May 3rd, 2009
Mine that bird
The odds of my drinking like a lady at yesterday’s “Run for the Roses” party at Drink were about as long as those of Mine That Bird winning the Kentucky Derby. The name of the first-place horse could have been the party’s slogan, the bird in question being Eagle Rare bourbon. The whiskey flowed so lavishly that John Gertsen mixed a giant Mint Julep in a silver punch bowl just because he could.
For me, a good party was made even better by the fact that I got to enjoy my bourbon alongside one Mr. Paul Harrington, who happened to be in town for the weekend from the West Coast. In the ’90s, as a San Francisco bartender and the authority behind cocktailtime.com on the now-defunct web magazine HotWired, Paul was among a small handful of people who planted the seeds of the classic-mixology revival. He co-authored Cocktail: The Drinks Bible for the 21st Century (unfortunately out of print), a seminal book for many of today’s bartender-mixologists in Boston and elsewhere. Those influencees include Patrick Sullivan, who consulted Paul’s book when he opened the B-Side Lounge in 1998 and who, as it turned out, met the author last night for the first time. I’m getting verklemmpt.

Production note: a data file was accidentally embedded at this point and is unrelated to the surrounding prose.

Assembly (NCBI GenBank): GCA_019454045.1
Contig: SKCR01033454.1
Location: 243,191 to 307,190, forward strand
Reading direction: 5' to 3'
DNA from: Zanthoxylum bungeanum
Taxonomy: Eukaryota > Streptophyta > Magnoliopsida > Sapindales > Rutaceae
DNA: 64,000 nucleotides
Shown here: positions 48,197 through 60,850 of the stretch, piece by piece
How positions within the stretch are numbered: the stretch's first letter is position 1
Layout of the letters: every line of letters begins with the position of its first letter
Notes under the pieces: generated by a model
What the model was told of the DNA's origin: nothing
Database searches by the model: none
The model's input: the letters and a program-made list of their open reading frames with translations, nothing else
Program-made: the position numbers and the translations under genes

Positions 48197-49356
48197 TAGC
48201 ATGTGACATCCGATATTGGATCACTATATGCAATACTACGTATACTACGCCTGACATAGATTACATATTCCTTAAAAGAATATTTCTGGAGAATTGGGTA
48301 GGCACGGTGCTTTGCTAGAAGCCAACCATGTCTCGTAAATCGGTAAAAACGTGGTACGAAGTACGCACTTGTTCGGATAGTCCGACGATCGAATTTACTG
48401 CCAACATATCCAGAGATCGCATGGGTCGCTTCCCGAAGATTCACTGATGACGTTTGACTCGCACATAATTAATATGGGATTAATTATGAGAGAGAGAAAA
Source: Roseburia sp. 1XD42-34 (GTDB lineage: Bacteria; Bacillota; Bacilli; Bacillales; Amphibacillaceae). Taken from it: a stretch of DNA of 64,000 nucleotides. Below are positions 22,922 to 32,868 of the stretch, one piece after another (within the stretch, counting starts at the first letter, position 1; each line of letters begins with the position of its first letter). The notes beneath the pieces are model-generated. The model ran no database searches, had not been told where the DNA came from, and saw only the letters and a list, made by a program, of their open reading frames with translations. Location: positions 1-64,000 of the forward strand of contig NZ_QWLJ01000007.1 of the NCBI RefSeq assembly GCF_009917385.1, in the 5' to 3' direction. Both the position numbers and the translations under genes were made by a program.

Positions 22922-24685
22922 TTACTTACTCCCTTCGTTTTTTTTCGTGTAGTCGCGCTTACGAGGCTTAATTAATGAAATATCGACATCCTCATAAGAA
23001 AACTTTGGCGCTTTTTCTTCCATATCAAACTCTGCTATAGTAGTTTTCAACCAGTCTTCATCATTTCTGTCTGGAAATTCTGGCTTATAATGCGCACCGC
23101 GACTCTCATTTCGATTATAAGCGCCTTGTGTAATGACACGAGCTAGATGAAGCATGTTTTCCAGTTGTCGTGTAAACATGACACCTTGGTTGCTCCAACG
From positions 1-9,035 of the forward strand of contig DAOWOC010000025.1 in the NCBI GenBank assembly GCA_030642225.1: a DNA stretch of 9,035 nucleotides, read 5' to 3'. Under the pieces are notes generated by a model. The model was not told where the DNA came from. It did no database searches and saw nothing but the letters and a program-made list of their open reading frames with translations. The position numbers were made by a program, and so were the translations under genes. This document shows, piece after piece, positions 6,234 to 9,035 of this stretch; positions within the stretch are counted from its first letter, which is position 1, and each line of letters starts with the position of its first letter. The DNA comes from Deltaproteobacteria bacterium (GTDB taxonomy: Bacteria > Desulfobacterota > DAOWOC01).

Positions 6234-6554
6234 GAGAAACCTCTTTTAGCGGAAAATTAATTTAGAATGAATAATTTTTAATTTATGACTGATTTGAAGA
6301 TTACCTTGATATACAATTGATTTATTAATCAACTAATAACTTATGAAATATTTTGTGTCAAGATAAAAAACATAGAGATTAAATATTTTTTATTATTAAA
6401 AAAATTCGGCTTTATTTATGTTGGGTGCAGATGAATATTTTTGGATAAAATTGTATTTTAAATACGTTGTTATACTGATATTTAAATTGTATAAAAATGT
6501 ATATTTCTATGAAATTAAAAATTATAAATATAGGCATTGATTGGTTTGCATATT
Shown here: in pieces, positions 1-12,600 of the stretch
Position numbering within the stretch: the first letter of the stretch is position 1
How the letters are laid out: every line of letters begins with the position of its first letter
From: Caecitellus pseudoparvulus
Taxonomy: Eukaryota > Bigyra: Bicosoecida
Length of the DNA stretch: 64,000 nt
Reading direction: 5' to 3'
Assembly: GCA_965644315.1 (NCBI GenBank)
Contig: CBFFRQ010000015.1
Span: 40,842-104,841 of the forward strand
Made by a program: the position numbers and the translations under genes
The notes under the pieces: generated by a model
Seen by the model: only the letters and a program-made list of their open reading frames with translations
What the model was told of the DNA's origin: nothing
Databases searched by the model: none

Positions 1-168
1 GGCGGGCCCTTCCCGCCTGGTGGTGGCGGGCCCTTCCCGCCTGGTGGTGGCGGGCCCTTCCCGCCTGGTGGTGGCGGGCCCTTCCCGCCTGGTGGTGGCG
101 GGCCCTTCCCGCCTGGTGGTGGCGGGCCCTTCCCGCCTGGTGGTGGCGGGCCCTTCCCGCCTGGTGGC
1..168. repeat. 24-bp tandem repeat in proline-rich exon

Paul is a sharp, charming guy with an easygoing manner, and he is plainly impressed by the level that the bartending profession has reached in places like Drink. What he, Dale DeGroff, Robert Hess, Ted Haigh, Audrey Saunders and others helped start took a while to catch on, but now it’s fully in bloom. The good thing is, Paul’s no cocktail geek extolling mixological prowess above all. His advice to today’s barkeep is to remember that a bar should be fun and welcoming; combine that kind of vibe with expertly made drinks, and you’re golden.
Paul, here’s to getting your book back in print and opening up a joint of your own someday.